These are great strategies! My 11 year old daughter was recently diagnosed with Celiac and my husband also has the disease. Almost every time we have ate food cooked in another person’s kitchen since my daughter’s diagnosis, she has become ill. My husband has never had immediate symptoms – he gets a painful rash that starts the next day and lasts weeks after exposure.We have decided that our family is no longer able to eat food prepared in another person’s home. I really do not want to be rude and do not want anyone to be mad at me. I just love my 2 celiacs so much that I can not take any chances – no matter how small. I will be a little more frank about the decisions we have made for our family regarding eating but I plan to use these strategies for all of the other events we find ourselves at. I want my family to be invited to parties and I really do appreciate the fact that anyone takes the time to do something special for us. I just feel much more comfortable if we bring our own food. In the end, I would rather have something think that I am rude for not letting my little girl eat the cake that was made for her than to hold her later that night while she is in extreme pain because I told her she could eat it. There is nothing in the world that is worse than seeing your child in pain because you decided it was ok for her to eat something – and you were wrong. I will take rude over that feeling any day.

    Reply
    • 10. Annsley  |  June 22, 2012 at 12:13 am

      I 100% agree! It’s never worth the risk in my opinion. I rarely if ever eat in other people’s homes. All my good friends know my situation ahead of time, but in awkward situations, I just come prepared!

      Reply
  • 11. Tina  |  June 1, 2012 at 1:26 am

    Thank you for writng this article. I would love it if you wrote an article on Gluten Free Extended Family Etiquette.

    Reply
  • 12. Jennifer  |  June 25, 2012 at 10:29 am

    Thank you for this post. I completely understand the feeling of guilt at parties, to the point I have eaten things I knew would make me sick because I hate making people feel awkward or uncomfortable. All of my friends know I am gluten-free but they don’t always know that I am dairy-free too. I usually just say ahead of time that I am bringing a side or my own dessert. The issue I run into is usually I have to bring enough to share. However, many times because gluten-free ingredients can get expensive it costs a lot more money than the gluten-containing version (cakes/cupcakes for example). I love the idea of a decoy, my boyfriend is very supportive so I am sure he could help me out in that department. Thank you for sharing this! http://www.glutenfreejacksonville.com.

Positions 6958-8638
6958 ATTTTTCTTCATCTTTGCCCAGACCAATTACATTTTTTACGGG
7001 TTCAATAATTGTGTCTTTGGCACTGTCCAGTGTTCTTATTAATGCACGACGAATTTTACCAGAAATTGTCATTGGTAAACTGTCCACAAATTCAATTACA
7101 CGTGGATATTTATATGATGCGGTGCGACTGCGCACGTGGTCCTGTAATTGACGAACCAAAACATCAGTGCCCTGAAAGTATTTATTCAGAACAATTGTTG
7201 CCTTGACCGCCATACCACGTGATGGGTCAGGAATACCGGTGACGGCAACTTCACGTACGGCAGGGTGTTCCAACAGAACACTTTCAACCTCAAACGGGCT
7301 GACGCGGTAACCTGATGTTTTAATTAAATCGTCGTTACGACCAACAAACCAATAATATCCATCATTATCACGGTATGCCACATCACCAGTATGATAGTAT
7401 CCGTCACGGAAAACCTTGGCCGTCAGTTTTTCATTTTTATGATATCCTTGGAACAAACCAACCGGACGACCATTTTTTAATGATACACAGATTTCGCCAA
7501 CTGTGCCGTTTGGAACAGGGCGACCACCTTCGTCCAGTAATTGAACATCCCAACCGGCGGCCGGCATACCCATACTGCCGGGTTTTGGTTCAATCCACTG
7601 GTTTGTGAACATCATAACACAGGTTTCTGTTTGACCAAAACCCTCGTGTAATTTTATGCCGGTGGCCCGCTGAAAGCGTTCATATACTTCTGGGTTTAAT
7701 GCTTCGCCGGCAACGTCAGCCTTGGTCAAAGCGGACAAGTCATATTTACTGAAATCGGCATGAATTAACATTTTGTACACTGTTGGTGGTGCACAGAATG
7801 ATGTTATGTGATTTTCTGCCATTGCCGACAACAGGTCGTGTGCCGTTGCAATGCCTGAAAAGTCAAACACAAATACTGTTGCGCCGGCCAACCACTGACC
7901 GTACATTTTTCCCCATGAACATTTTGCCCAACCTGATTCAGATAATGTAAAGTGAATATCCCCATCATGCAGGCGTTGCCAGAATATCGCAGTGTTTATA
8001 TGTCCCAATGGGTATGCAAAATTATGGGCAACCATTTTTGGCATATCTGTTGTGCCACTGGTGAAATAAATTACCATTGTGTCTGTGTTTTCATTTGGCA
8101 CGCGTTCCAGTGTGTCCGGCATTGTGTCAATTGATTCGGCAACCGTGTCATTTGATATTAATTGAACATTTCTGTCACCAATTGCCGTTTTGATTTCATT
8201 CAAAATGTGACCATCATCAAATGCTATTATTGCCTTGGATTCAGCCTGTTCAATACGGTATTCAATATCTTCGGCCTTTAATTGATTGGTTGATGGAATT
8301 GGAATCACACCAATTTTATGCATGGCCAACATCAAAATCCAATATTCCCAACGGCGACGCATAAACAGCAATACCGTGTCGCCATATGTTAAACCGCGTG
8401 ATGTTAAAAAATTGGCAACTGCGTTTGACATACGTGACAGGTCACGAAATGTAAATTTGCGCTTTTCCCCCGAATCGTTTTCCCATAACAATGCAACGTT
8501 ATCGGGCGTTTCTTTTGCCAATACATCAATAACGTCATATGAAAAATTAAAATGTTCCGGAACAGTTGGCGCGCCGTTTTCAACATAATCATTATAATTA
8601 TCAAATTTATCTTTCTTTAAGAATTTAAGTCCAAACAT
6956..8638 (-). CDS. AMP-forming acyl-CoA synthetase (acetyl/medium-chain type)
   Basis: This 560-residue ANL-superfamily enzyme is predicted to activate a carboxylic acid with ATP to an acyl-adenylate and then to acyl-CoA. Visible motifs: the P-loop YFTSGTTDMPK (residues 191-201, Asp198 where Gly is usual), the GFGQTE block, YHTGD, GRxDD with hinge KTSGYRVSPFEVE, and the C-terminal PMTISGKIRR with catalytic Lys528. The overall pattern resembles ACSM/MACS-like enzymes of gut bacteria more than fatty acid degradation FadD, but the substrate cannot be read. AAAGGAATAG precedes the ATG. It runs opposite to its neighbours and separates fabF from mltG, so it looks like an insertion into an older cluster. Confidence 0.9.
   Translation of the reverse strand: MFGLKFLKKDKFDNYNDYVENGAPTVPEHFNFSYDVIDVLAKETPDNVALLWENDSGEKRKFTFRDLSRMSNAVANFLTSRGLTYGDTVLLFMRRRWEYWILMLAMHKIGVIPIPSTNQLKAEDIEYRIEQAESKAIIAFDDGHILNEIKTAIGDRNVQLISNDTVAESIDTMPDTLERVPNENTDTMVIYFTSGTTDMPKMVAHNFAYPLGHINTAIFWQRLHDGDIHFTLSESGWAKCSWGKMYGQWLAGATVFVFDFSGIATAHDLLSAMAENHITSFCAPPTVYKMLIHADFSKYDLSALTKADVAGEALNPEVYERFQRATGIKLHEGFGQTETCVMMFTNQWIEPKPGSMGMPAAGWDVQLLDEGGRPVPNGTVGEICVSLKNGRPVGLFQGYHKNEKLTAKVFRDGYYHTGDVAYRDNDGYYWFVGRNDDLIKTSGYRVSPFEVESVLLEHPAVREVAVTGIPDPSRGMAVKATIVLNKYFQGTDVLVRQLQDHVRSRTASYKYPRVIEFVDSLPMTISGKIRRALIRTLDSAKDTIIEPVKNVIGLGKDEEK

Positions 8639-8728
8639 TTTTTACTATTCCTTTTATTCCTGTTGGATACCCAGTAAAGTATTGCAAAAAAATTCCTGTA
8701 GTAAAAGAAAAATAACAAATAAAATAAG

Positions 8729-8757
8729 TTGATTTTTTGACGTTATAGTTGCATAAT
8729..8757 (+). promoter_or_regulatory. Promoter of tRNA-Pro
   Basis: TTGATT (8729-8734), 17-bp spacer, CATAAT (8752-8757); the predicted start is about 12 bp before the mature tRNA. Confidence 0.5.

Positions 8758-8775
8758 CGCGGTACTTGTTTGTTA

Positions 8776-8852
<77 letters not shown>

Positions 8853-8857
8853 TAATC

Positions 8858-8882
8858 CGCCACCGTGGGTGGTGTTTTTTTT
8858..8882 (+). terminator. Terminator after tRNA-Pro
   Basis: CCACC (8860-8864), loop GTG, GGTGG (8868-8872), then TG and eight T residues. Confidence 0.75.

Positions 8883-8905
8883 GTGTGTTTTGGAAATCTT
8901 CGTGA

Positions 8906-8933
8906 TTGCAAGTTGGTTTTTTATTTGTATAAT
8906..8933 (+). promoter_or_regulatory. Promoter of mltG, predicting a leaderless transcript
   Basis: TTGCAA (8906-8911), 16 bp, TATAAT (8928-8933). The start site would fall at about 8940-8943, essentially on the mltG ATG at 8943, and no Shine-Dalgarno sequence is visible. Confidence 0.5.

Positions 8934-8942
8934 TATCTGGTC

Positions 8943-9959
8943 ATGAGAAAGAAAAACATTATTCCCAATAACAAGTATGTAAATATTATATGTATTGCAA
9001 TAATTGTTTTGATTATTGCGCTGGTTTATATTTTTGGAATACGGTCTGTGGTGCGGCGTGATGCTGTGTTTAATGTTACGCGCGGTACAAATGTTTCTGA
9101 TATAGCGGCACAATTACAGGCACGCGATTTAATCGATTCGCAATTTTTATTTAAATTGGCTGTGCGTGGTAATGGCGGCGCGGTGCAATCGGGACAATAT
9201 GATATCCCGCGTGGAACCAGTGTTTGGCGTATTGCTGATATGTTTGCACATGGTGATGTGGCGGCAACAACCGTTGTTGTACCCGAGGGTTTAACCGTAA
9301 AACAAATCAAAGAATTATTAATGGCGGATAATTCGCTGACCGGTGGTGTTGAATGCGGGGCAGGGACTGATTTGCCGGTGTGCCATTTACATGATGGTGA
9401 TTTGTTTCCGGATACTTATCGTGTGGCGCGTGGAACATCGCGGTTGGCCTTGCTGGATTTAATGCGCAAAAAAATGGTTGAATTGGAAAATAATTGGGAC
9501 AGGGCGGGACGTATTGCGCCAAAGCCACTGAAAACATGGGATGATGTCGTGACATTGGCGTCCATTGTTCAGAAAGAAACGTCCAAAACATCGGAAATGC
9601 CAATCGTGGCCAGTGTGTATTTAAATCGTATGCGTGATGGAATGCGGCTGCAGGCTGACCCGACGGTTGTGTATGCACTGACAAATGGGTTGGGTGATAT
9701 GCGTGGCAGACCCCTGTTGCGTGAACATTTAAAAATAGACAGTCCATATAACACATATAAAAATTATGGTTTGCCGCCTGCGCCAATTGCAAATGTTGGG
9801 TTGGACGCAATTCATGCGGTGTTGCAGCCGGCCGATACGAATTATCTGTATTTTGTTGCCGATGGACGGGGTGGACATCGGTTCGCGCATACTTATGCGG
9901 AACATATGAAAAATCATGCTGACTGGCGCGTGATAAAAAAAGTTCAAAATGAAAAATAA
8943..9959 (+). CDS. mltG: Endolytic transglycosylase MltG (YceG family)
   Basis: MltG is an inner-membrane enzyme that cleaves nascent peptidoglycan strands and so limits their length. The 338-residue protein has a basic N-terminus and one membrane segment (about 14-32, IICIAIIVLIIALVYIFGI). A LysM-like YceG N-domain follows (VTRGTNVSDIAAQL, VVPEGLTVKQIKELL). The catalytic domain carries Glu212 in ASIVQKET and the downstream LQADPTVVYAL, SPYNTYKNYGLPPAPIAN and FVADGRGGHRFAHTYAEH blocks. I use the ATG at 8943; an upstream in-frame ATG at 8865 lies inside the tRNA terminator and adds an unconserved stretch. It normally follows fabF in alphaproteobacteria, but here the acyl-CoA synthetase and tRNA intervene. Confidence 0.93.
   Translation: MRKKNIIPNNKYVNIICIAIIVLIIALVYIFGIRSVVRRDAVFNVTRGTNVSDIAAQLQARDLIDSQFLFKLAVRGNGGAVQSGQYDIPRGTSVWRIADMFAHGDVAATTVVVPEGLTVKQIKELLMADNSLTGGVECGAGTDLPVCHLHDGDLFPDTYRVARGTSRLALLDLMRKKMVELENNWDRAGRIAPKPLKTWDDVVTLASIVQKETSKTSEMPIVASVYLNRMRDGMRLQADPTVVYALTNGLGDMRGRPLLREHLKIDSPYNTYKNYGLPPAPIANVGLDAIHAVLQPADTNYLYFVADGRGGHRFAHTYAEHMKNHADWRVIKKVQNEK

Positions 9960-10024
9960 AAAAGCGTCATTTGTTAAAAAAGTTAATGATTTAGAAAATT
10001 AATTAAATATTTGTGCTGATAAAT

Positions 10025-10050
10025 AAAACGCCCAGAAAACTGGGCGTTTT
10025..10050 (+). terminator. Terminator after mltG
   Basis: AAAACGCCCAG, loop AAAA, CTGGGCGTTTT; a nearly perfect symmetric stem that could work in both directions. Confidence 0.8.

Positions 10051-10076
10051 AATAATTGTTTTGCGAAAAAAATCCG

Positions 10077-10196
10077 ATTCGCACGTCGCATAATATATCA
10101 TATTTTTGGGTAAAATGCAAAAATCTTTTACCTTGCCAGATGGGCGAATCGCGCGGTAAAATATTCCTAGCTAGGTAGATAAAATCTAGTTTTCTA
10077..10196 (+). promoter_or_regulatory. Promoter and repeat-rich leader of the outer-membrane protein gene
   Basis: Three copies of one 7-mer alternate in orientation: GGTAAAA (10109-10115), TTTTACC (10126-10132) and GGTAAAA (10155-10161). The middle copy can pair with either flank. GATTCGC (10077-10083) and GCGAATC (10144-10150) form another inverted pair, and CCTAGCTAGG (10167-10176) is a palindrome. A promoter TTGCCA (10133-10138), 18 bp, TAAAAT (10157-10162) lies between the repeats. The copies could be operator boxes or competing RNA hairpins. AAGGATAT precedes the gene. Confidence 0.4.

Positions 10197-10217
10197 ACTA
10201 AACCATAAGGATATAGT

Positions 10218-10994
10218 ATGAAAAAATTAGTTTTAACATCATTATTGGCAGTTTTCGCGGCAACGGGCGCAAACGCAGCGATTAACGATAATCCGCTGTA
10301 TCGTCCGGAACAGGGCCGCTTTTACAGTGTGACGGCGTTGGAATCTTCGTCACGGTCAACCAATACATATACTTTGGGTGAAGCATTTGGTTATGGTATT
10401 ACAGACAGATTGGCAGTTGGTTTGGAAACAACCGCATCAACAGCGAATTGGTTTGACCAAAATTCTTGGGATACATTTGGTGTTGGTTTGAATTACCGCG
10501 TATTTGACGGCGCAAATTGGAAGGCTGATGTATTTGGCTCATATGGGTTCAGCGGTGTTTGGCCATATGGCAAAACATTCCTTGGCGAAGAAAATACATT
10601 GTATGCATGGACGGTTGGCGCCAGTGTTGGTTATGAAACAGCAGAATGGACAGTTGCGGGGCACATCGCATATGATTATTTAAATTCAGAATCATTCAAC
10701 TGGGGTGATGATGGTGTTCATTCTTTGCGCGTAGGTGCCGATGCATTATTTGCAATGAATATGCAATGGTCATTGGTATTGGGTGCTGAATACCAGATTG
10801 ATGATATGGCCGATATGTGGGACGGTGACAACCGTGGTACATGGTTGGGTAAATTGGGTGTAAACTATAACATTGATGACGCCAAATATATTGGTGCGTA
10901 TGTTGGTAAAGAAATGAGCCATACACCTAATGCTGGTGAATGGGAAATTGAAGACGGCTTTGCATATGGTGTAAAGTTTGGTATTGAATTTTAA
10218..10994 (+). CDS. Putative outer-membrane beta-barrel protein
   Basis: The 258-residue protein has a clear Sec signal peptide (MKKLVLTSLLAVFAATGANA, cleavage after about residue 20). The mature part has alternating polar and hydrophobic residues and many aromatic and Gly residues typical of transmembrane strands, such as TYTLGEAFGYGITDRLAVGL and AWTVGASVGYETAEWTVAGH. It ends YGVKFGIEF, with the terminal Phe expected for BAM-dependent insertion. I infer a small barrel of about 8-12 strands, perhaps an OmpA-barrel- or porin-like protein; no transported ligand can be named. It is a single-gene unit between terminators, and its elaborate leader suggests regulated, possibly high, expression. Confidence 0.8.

Reply
  • 13. KTG  |  August 1, 2012 at 4:30 am

    See for me, I am just intolerant.. So if someone went to the effort to make me gluten free stuff (which I don’t even expect or encourage from others) I don’t worry about cross contamination much, since it really does not affect me. In fact, at disneyland I asked for a Gluten Free bun for a chili dog. and the sweet cashier went overboard making sure I have a GF hot dog, and I had to wait 20 min. extra to have an uncross contaminated batch of chili made for me. again very sweet, but I would have been cool with just the GF bun. However… when you have celiacs, that is a game changer.

    Reply